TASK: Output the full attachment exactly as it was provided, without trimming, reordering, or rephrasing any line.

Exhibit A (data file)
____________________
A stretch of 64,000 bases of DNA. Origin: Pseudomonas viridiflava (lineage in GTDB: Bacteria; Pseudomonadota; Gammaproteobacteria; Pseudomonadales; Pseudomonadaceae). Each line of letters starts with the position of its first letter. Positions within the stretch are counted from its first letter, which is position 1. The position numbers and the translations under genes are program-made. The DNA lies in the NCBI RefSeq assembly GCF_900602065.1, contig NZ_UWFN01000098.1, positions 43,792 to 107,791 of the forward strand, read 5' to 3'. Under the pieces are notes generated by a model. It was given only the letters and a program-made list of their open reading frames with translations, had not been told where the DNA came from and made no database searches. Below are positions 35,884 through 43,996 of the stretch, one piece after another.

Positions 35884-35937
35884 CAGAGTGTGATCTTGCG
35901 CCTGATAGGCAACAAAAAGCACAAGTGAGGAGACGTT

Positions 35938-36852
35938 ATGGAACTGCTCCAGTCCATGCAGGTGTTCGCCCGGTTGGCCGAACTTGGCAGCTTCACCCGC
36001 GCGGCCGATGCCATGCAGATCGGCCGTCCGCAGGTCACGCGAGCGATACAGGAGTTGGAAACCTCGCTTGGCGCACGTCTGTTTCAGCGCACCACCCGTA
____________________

A stretch of 64,000 bases of DNA. Origin: Pseudomonas viridiflava (lineage in GTDB: Bacteria; Pseudomonadota; Gammaproteobacteria; Pseudomonadales; Pseudomonadaceae). Each line of letters starts with the position of its first letter. Positions within the stretch are counted from its first letter, which is position 1. The position numbers and the translations under genes are program-made. The DNA lies in the NCBI RefSeq assembly GCF_900602065.1, contig NZ_UWFN01000098.1, positions 43,792 to 107,791 of the forward strand, read 5' to 3'. Under the pieces are notes generated by a model. It was given only the letters and a program-made list of their open reading frames with translations, had not been told where the DNA came from and made no database searches. Below are positions 35,884 through 43,996 of the stretch, one piece after another.

Positions 35884-35937
35884 CAGAGTGTGATCTTGCG
35901 CCTGATAGGCAACAAAAAGCACAAGTGAGGAGACGTT

Positions 35938-36852
35938 ATGGAACTGCTCCAGTCCATGCAGGTGTTCGCCCGGTTGGCCGAACTTGGCAGCTTCACCCGC
36001 GCGGCCGATGCCATGCAGATCGGCCGTCCGCAGGTCACGCGAGCGATACAGGAGTTGGAAACCTCGCTTGGCGCACGTCTGTTTCAGCGCACCACCCGTA